Type 2 diabetes (T2D) is associated with several potential comorbidities, among them impaired wound healing, chronic ulcerations, and the requirement for lower extremity amputation. Disease-associated abnormal cellular responses, infection, immunological and microvascular dysfunction, and peripheral neuropathy are implicated in the pathogenesis of the wound healing impairment and the diabetic foot ulcer. The skin houses a dense network of sensory nerve afferents and nerve-derived modulators, which communicate with epidermal keratinocytes and dermal fibroblasts bidirectionally to effect normal wound healing after trauma. However, the mechanisms through which cutaneous innervation modulates wound healing are poorly understood, especially in humans. Better understanding of these mechanisms may provide the basis for targeted treatments for chronic diabetic wounds. This review provides an overview of wound healing pathophysiology with a focus on neural involvement in normal and diabetic wound healing, as well as future therapeutic perspectives to address the unmet needs of diabetic patients with chronic wounds.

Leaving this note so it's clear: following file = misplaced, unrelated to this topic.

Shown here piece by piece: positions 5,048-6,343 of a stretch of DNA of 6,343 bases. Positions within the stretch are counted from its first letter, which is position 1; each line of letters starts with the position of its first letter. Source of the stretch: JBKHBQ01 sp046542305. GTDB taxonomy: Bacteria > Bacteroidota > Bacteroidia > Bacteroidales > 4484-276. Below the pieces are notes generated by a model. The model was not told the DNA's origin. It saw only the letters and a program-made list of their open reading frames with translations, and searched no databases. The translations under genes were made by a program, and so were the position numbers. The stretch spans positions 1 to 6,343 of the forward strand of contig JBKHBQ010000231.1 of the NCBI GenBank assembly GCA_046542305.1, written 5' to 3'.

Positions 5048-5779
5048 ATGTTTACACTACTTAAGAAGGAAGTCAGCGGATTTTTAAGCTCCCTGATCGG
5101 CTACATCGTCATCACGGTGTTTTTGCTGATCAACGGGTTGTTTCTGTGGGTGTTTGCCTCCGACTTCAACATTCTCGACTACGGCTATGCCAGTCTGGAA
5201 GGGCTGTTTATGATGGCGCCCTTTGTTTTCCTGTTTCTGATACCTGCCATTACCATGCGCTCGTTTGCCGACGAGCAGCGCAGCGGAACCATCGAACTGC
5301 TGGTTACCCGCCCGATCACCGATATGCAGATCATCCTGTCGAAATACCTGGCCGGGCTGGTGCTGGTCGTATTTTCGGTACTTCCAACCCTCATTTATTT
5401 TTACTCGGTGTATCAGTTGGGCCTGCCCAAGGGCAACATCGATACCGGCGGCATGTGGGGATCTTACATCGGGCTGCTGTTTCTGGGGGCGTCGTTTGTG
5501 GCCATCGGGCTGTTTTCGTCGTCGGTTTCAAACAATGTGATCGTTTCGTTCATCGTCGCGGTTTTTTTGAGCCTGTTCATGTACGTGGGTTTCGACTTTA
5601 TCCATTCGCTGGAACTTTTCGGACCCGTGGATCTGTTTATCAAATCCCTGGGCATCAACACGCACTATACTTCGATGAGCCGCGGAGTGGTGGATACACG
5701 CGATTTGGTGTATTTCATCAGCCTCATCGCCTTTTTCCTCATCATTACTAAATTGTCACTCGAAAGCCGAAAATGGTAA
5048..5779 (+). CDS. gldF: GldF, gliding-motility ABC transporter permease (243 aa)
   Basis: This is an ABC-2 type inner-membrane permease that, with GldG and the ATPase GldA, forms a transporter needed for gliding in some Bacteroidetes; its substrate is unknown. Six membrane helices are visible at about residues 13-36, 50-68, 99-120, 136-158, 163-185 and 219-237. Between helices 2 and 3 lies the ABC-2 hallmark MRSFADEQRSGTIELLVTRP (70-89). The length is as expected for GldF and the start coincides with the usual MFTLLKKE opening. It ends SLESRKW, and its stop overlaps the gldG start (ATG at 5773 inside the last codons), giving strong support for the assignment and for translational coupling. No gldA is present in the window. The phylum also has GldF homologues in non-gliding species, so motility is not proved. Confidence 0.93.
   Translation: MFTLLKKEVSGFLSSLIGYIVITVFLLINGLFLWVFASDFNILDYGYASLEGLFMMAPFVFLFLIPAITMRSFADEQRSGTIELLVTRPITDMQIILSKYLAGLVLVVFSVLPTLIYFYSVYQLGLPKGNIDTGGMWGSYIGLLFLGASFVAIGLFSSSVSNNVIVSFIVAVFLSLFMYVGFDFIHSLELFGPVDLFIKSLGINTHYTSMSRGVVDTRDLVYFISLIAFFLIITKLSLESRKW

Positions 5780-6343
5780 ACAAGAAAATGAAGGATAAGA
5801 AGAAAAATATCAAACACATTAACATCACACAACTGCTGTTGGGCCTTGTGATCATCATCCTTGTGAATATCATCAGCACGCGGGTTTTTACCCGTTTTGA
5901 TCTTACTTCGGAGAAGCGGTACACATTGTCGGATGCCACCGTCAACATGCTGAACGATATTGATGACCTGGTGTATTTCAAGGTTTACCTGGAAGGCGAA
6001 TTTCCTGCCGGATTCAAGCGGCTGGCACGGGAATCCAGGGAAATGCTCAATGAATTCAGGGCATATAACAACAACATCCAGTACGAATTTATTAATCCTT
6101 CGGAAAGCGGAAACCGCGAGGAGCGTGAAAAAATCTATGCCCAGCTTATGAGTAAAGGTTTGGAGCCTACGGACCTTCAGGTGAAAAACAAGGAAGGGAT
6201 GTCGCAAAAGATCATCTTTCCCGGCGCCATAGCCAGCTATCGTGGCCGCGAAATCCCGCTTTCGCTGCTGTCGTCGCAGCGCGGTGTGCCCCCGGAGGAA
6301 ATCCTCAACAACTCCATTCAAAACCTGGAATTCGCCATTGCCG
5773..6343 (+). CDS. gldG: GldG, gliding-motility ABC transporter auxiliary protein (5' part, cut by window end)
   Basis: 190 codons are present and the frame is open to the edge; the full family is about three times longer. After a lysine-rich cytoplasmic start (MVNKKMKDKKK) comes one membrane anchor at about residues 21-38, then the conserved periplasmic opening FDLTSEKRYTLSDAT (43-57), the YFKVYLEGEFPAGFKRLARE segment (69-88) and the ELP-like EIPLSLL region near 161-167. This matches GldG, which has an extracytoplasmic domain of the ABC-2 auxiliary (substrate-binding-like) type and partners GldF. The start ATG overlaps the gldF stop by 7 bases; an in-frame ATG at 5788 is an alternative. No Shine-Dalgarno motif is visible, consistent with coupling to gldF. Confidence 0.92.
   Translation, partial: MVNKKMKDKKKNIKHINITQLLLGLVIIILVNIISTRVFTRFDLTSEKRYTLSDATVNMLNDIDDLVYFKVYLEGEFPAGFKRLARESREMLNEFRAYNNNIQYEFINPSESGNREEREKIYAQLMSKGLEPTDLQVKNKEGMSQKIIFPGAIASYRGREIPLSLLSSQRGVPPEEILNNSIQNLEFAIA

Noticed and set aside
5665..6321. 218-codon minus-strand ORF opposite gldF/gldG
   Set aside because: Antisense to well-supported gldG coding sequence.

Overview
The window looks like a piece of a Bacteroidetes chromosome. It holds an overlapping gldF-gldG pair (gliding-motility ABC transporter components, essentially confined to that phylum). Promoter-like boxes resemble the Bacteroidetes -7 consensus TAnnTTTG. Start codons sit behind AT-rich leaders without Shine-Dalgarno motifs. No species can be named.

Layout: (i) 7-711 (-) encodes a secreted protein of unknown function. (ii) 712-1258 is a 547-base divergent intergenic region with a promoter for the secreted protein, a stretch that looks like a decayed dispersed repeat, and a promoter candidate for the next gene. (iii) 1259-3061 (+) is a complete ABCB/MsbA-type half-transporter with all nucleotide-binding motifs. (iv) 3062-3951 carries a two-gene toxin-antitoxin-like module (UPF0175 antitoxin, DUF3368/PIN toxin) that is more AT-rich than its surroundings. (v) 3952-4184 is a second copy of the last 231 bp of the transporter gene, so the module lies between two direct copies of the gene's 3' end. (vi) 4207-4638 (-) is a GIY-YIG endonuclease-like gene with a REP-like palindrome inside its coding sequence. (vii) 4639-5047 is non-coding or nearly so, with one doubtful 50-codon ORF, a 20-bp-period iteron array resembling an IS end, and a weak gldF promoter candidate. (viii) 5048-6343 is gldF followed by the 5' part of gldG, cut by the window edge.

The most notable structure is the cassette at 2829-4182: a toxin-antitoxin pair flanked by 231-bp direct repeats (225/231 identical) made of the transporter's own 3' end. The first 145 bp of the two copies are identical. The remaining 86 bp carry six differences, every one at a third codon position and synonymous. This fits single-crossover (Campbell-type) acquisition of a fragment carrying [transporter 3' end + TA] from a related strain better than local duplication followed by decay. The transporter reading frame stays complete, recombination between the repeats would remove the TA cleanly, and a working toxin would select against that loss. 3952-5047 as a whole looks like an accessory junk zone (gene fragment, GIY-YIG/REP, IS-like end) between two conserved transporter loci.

Cellular mechanisms involved in normal wound healing and their impairment in chronic diabetic wounds. Top : In contrast to healing in normal skin (left), healing in diabetic skin (right) is impaired. Chronic diabetic wounds have an epidermis that migrates poorly, an influx of dysfunctional inflammatory cells, and surface biofilm. In addition to impaired proliferation and migration of fibroblasts and endothelial cells in diabetic wounds, sensory innervation is deficient, with a reduction in intraepidermal nerve fiber density. Bottom : Normal wound repair involves a temporal sequence of overlapping phases: hemostasis, inflammation, cell proliferation and migration, and remodeling. Unlike normal wounds, chronic wounds are stalled in the inflammatory phase. Neuropeptides have crucial roles at each stage of wound repair and are dysregulated in diabetes. While tachykinins substance P (SP) and neuropeptide Y (NPY), as well as calcitonin gene-related peptide (CGRP) are downregulated during diabetic wound healing, corticotropin releasing factor (CRF), α-melanocorticotropin releasing hormone (α-MSH), and neurotensin (NT) are upregulated, contributing to delayed healing.